Notice of an application to vary or set aside an AFO must be provided to all parties to the original order who will be given an opportunity to make representations themselves.
An AFO does not prohibit payments into an affected account, but the applicant law enforcement agency may apply to the magistrates’ court to extend the scope of the AFO so that it covers any monies deposited after the order was first made.
Once the law enforcement agency has completed its investigation or is satisfied it has sufficient evidence linking the funds in the frozen account to criminal conduct, it may apply for all or part of the funds to be forfeited. This can be done in two ways; the issuance of an Account Forfeiture Notice or the grant of Account Forfeiture Order. Please see below for further details. Once forfeited the funds are transferred by the bank to an interest bearing account specified by the law enforcement agency and are ultimately passed to the Treasury’s Consolidated Fund.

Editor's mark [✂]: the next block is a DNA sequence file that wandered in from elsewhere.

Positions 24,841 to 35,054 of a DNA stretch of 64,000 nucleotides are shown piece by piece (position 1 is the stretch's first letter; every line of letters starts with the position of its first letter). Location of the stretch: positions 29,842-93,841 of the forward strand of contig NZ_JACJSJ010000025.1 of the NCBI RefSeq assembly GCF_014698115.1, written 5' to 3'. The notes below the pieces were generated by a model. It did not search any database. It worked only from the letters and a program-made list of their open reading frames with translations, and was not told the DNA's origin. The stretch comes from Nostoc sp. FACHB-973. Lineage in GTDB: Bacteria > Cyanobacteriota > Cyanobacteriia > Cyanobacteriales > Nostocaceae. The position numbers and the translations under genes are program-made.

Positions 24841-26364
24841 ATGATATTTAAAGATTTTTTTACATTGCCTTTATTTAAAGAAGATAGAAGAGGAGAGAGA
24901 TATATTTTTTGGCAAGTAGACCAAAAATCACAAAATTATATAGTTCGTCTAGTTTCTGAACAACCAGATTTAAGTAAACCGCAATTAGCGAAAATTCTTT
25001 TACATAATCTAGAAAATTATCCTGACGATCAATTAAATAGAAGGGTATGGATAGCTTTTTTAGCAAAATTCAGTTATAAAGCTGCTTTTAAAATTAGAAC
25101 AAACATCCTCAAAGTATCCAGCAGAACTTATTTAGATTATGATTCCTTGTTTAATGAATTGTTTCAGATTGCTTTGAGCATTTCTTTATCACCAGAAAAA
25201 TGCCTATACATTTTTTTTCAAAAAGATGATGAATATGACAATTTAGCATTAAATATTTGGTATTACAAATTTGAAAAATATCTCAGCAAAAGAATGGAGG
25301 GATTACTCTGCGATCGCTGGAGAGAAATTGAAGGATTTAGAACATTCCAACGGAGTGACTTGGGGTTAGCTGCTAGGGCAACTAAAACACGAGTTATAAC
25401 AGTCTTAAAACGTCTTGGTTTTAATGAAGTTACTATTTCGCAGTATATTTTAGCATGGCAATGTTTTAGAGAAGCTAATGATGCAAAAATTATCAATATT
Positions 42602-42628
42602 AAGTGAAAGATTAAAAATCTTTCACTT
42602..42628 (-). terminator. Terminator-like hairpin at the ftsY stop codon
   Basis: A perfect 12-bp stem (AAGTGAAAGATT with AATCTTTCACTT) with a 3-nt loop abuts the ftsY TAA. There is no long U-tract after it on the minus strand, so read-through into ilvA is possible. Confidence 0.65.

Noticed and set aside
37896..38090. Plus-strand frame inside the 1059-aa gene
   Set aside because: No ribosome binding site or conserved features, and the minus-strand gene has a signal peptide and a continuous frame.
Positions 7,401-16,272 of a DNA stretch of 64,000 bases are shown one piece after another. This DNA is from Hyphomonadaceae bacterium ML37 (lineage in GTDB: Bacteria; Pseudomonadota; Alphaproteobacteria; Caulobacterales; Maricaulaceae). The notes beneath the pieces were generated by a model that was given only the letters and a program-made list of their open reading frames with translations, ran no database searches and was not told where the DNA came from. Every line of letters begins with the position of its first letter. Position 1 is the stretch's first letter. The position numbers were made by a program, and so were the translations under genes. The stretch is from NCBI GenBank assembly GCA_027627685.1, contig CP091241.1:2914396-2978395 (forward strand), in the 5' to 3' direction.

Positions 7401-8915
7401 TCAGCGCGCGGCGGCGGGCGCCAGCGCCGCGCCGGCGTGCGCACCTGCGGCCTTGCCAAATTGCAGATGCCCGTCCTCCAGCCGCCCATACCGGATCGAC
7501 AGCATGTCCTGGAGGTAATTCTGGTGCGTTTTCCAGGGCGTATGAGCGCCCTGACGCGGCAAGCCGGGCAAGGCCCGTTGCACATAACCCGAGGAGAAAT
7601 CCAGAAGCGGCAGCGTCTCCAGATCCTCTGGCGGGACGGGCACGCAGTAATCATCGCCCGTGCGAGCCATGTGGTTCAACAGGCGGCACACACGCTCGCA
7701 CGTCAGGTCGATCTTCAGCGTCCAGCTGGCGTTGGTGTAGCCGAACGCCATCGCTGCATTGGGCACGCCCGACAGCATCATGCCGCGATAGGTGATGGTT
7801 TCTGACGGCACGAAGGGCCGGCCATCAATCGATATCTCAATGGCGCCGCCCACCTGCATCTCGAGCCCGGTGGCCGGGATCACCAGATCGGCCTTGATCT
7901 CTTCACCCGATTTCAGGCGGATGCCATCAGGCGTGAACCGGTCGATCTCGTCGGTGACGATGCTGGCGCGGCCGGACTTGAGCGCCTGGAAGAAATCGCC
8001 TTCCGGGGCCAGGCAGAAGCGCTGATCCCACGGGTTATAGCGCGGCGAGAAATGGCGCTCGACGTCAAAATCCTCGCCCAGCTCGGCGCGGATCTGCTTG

Where it is believed that forfeiture is unlikely to be contested, a law enforcement agency may issue an Account Forfeiture Notice. The notice is served on the recipients of the original AFO explaining the intention to forfeit all or part of the funds in the frozen account on the basis that the agency is satisfied the funds are the proceeds of crime or are intended for use in unlawful conduct. The notice must set out the amount to be forfeited, the period of time in which any objection must be made (a minimum of 30 days) and the address to which any objections must be sent. If there is no objection within the time limit, the funds are automatically forfeited. This process is known as administrative forfeiture because it may be done without the need for a court hearing.